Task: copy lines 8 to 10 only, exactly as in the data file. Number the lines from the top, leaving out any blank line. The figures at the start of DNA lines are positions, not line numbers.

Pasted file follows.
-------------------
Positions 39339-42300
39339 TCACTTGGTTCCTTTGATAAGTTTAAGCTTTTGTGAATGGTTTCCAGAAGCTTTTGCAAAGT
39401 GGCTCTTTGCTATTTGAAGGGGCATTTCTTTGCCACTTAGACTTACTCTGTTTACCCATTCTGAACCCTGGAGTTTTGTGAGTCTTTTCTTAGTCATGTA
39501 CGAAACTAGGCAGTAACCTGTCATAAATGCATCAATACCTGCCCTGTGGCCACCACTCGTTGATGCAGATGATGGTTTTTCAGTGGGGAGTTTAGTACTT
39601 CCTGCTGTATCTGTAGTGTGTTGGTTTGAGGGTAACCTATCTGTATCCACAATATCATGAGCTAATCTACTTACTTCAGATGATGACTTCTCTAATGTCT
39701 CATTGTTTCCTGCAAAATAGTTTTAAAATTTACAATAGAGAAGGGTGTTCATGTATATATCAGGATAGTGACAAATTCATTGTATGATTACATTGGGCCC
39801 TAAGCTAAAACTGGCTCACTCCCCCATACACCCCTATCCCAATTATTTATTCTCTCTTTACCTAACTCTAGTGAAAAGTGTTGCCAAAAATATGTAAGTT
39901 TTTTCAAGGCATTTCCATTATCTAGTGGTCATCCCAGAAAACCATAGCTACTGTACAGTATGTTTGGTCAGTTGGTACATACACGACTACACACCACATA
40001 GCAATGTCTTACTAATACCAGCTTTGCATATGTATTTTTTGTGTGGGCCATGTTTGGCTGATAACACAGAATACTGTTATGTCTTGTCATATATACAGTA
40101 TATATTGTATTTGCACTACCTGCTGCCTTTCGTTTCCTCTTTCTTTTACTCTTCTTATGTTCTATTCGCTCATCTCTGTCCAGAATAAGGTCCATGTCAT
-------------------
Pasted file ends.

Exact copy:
39901 TTTTCAAGGCATTTCCATTATCTAGTGGTCATCCCAGAAAACCATAGCTACTGTACAGTATGTTTGGTCAGTTGGTACATACACGACTACACACCACATA
40001 GCAATGTCTTACTAATACCAGCTTTGCATATGTATTTTTTGTGTGGGCCATGTTTGGCTGATAACACAGAATACTGTTATGTCTTGTCATATATACAGTA
40101 TATATTGTATTTGCACTACCTGCTGCCTTTCGTTTCCTCTTTCTTTTACTCTTCTTATGTTCTATTCGCTCATCTCTGTCCAGAATAAGGTCCATGTCAT